The irrigation industry comprises many different facets, from equipment importers, distributors, dealers, contractors and consultants, all providing goods and services to retail, residential, commercial, municipal, golf and industrial sectors of the community.
Generally, any organisation involved in the contracting sector of the industry, will have a knowledge of irrigation design and application principals, which are utilised to provide satisfactory solutions for many and varied irrigation applications, and will continue to do so.
However, the competitive nature of the bidding processes associated with medium to large scale irrigation projects, can lead to compromises in the selection of equipment quality, performance and the deviation from normally accepted design limitations.
In addition, the reality of equipment distributor–dealer alliances, may restrict a contractor and/or designer to the selection of equipment & materials which will result in the compilation of the lowest bid.
Furthermore, where an irrigation project is to be staged, and the future stages do not form a part of the initial project bid, there is no incentive for a design & construct contractor to apply the design resources required to ensure that any future works are adequately catered for in the initial stage of the irrigation project.
Whilst such a scenario would result in a minimal bid being submitted for the initial stage of the project, there is a significantly increased risk of incurring higher TOTAL project costs, due to the requirement of infrastructure duplication and/or system upgrading required to accomplish future stages of the project.
With reference to medium to large commercial irrigation projects which are subject to the competitive bidding process, the majority of professional irrigation contractors whom regularly provide submissions for such work, prefer to offer pricing on pre-designed and specified projects, as they (the contractor) have a clear and definitive scope of works upon which to base their costings, and are not required to factor the labour costs and responsibility associated with the design process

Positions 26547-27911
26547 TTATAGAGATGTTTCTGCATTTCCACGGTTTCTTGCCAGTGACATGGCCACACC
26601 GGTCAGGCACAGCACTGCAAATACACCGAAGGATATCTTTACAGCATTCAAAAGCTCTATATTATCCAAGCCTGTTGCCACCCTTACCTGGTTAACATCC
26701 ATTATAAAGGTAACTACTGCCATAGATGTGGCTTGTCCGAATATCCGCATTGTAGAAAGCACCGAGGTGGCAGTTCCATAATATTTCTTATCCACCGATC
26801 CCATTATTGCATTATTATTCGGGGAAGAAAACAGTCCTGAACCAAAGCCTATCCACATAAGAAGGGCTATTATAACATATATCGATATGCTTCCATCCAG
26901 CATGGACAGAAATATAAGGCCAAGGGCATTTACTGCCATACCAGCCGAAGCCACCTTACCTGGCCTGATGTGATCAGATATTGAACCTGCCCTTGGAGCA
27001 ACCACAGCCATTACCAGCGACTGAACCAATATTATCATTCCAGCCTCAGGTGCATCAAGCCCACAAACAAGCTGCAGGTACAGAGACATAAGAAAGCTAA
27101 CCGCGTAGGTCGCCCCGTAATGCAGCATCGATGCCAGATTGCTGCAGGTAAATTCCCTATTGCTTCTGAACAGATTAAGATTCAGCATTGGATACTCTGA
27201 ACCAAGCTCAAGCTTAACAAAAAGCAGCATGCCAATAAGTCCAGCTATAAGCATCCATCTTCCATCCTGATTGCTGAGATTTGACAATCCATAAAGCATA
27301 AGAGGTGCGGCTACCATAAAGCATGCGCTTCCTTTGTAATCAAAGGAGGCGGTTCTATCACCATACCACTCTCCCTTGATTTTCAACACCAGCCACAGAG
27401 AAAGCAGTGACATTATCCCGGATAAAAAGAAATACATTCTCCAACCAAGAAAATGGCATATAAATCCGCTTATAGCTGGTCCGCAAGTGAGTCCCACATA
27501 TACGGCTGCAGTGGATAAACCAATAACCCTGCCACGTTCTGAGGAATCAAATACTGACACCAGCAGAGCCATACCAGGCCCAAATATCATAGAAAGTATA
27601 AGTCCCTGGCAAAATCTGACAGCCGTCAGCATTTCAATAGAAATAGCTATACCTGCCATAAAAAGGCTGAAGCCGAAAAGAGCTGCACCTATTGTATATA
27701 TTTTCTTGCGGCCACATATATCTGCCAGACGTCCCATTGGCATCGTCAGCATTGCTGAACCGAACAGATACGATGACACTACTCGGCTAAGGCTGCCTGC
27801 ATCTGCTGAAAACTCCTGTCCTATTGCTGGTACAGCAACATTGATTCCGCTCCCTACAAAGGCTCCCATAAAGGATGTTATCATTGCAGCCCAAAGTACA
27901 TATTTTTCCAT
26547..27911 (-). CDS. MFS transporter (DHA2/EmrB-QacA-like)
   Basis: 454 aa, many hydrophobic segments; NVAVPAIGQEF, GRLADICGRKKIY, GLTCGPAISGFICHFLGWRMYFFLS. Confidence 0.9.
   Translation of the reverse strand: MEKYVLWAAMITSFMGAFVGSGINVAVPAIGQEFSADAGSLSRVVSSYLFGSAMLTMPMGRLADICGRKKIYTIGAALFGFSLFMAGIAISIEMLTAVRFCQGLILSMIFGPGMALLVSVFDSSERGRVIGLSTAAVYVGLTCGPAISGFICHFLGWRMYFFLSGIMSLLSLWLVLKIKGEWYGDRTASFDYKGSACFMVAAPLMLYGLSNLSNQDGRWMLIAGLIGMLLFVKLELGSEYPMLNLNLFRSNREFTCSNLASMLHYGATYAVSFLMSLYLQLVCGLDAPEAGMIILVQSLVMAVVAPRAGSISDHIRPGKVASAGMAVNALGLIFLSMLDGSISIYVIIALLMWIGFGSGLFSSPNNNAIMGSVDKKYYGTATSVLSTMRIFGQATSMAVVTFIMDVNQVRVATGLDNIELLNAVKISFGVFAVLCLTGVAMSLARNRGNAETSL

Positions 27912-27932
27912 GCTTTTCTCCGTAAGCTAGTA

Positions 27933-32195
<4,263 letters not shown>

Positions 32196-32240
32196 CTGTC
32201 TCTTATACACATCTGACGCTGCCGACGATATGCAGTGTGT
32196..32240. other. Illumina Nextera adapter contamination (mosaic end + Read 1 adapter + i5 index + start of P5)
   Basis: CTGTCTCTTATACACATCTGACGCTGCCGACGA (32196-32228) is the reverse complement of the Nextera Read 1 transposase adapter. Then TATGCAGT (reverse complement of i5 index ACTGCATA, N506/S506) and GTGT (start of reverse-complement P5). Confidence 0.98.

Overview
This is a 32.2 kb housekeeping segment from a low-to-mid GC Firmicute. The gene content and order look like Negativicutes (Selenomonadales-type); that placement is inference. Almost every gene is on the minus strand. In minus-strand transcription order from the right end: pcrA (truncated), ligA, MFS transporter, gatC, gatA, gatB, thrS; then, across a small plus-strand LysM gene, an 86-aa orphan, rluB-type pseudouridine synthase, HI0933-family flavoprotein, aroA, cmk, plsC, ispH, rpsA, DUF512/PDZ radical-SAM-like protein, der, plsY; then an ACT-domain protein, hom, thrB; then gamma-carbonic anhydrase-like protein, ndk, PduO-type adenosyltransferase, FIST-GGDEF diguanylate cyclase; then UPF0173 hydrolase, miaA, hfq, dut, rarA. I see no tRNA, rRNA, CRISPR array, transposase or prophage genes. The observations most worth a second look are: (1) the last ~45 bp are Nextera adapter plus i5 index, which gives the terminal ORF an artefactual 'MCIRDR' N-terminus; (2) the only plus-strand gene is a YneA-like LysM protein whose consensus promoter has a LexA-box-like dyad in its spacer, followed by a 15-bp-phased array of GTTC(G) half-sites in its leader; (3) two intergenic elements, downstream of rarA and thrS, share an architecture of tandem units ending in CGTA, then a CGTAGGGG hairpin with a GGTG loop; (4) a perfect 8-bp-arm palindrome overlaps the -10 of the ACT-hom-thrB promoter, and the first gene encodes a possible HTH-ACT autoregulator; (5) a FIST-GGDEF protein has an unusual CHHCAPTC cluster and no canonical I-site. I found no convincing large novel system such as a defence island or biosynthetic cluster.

In seeking multiple design & construct proposals, previous experience with such work suggests that every submission received, will be different in many of the various design parameters, from sprinkler types, models, brands, performance, pipe type & sizing, mainline size & location, controls, pump types, bore depths etc.
As a consequence, the project developer is faced with the daunting task of analysing multiple system designs with the view of selecting a system considered best. More often than not, the complexity of such a task results in the selection of a system, based upon capital cost alone.
Whilst a number of organisations operating in the industry provide goods and services across multiple facets of the trade, over recent years there have been an increasing number of firms specialising in individual aspects of the industry, including professional irrigation consultants.
If a project developer has made the decision to utilise the services of a consultant for the design, documentation and administration of a project’s irrigation requirements, it would be in the developers interest to verify that the consultant firm is completely independent from equipment manufacturers and service providers operating within the irrigation industry.
If a consultant has any beneficial interest in a supply and/or contracting firm, or vice-versa, the developer should be aware of the potential ethical implications and conflict-of-interest scenarios.